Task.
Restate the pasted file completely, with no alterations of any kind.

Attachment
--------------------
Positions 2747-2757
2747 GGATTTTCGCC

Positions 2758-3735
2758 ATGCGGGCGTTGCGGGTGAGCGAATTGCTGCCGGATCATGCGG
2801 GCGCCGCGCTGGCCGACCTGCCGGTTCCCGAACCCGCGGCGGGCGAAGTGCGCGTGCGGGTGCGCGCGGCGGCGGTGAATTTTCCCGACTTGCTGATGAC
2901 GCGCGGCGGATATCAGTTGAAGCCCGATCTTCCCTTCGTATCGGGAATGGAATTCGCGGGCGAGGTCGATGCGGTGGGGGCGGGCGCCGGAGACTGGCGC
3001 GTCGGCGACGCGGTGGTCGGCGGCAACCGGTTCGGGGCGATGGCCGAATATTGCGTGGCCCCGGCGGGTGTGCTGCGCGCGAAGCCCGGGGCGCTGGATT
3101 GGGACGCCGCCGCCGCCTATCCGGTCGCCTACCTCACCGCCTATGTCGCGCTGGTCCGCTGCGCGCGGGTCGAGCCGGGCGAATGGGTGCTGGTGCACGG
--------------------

Positions 2747-2757
2747 GGATTTTCGCC

Positions 2758-3735
2758 ATGCGGGCGTTGCGGGTGAGCGAATTGCTGCCGGATCATGCGG
2801 GCGCCGCGCTGGCCGACCTGCCGGTTCCCGAACCCGCGGCGGGCGAAGTGCGCGTGCGGGTGCGCGCGGCGGCGGTGAATTTTCCCGACTTGCTGATGAC
2901 GCGCGGCGGATATCAGTTGAAGCCCGATCTTCCCTTCGTATCGGGAATGGAATTCGCGGGCGAGGTCGATGCGGTGGGGGCGGGCGCCGGAGACTGGCGC
3001 GTCGGCGACGCGGTGGTCGGCGGCAACCGGTTCGGGGCGATGGCCGAATATTGCGTGGCCCCGGCGGGTGTGCTGCGCGCGAAGCCCGGGGCGCTGGATT
3101 GGGACGCCGCCGCCGCCTATCCGGTCGCCTACCTCACCGCCTATGTCGCGCTGGTCCGCTGCGCGCGGGTCGAGCCGGGCGAATGGGTGCTGGTGCACGG